Wall St rallies, Treasury yields steady ahead of holiday weekend

BY Reuters | TREASURY | 05/23/24 10:16 PM EDT

By Stephen Culp

NEW YORK (Reuters) - Wall Street rebounded and Treasury yields paused in the wake of upbeat economic data on Friday as investors positioned themselves ahead of the long U.S. Memorial Day weekend and the unofficial start to summer.

The U.S. stock market's bounce-back caps a week in which minutes from the most recent Federal Reserve policy meeting struck a more hawkish-than-expected tone, economic data hinted at the possibility of rising inflation and megacap chipmaker Nvidia's beat-and-raise earnings report re-ignited investors' AI fervor.

The tech-heavy Nasdaq led all three major U.S. stock indexes higher in a broad-based rally; 10 of the 11 major sectors in the S&P 500 were green.

"We're seeing a bit of a relief rally from yesterday's sharp decline," said Peter Cardillo, chief market economist at Spartan Capital Securities in New York. "It's Friday ahead of a long weekend and most of the market action will be in the early part of the session."

On a weekly basis, the S&P 500 and the Dow were on track to snap their streak of consecutive Friday-to-Friday gains, while the tech-laden Nasdaq appeared set to notch a nominal gain for the week.

Investors are growing increasingly resigned to the higher-for-longer interest rate narrative in the wake of the Fed minutes release on Wednesday, as well as cautious remarks from various policy makers which expressed doubt as to whether inflation is indeed on a reliable downward trajectory.

Financial markets are now pricing just one rate cut this year, a far cry from the six cuts that were projected earlier in the year.

On the economic front, new orders for U.S. durable goods increased more than expected, while the University of Michigan's final take on May consumer sentiment bumped higher, while near- and long-term inflation expectations cooled down.

"The economy is still growing and earnings have been good," Cardillo added. "Those are the basic fundamentals of the stock market."

The Dow Jones Industrial Average rose 49.56 points, or 0.13%, to 39,114.82, the S&P 500 gained 30.41 points, or 0.58%, to 5,298.25 and the Nasdaq Composite added 143.36 points, or 0.86%, to 16,879.40.

European shares extended their sell-off as investor sentiment was dampened by interest rate worries, setting course for a weekly decline.

The pan-European STOXX 600 index lost 0.24% and MSCI's gauge of stocks across the globe gained 0.26%.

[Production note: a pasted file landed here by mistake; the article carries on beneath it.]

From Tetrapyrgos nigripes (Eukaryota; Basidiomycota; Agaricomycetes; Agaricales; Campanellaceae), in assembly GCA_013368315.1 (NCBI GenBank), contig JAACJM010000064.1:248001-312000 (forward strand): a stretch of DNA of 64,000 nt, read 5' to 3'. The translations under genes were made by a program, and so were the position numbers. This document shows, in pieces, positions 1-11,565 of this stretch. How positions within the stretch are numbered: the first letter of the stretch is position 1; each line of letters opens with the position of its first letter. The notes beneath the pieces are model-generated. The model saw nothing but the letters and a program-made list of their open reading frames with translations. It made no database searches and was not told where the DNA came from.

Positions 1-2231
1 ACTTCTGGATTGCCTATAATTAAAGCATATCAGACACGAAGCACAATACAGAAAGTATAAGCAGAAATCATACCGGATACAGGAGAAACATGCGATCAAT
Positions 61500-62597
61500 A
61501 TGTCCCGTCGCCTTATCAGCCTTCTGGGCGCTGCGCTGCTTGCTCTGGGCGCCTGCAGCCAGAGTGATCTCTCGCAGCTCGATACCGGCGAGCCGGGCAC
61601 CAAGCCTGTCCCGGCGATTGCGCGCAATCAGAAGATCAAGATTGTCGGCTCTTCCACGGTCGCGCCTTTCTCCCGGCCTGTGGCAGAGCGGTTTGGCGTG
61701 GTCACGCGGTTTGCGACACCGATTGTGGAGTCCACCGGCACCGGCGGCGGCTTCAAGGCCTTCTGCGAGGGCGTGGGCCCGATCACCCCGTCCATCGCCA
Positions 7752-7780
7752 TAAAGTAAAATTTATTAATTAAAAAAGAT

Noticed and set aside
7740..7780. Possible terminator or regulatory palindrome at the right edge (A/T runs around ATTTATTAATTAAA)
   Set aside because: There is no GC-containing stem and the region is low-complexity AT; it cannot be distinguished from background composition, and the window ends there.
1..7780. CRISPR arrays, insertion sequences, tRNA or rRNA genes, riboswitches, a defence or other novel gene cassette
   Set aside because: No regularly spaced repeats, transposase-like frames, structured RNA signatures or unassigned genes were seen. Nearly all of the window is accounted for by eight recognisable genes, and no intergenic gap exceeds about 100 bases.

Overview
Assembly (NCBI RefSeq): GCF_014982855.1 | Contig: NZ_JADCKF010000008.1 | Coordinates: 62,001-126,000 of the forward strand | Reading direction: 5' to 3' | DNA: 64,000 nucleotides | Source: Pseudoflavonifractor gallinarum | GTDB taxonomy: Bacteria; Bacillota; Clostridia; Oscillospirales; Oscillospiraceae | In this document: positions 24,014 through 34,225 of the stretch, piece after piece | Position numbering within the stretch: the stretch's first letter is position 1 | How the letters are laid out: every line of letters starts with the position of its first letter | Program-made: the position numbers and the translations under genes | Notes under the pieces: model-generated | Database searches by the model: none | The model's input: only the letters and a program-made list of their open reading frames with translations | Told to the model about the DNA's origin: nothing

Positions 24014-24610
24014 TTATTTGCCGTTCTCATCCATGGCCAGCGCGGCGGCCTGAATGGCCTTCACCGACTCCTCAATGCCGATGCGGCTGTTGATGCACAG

Emerging market stocks lost 0.66%. MSCI's broadest index of Asia-Pacific shares outside Japan closed 0.86% lower, while Japan's Nikkei lost 1.17%.

Treasury yields pared earlier gains in the stronger-than-expected economic data.

Benchmark 10-year notes last fell 1/32 in price to yield 4.4787%, from 4.475% late on Thursday.

The 30-year bond last fell 3/32 in price to yield 4.5844%, from 4.58% late on Thursday.

The dollar dipped against a basket of world currencies but remained on track for a weekly gain as stronger-than-expected economic data has left markets on edge about the outlook for interest rate cuts.

The dollar index fell 0.35%, with the euro up 0.28% to $1.0843.

The Japanese yen weakened 0.03% versus the greenback at 156.99 per dollar, while Sterling was last trading at $1.2735, up 0.30% on the day.

Crude prices edged higher, after having been under pressure for much of the week as the notion of prolonged restrictive Fed policy dampened the demand outlook.

U.S. crude rose 0.79% to $77.48 per barrel and Brent was last at $81.72, up 0.44% on the day.

Gold prices rose but appeared set for their first weekly fall in three due to lowered rate cut expectations.

Spot gold added 0.3% to $2,336.32 an ounce.

(Reporting by Stephen Culp)

In general the bond market is volatile, and fixed income securities carry interest rate risk. (As interest rates rise, bond prices usually fall, and vice versa. This effect is usually more pronounced for longer-term securities.) Fixed income securities also carry inflation risk and credit and default risks for both issuers and counterparties. Unlike individual bonds, most bond funds do not have a maturity date, so avoiding losses caused by price volatility by holding them until maturity is not possible.

Lower-quality debt securities generally offer higher yields, but also involve greater risk of default or price changes due to potential changes in the credit quality of the issuer. Any fixed income security sold or redeemed prior to maturity may be subject to loss.

Before investing, consider the funds' investment objectives, risks, charges, and expenses. Contact Fidelity for a prospectus or, if available, a summary prospectus containing this information. Read it carefully.

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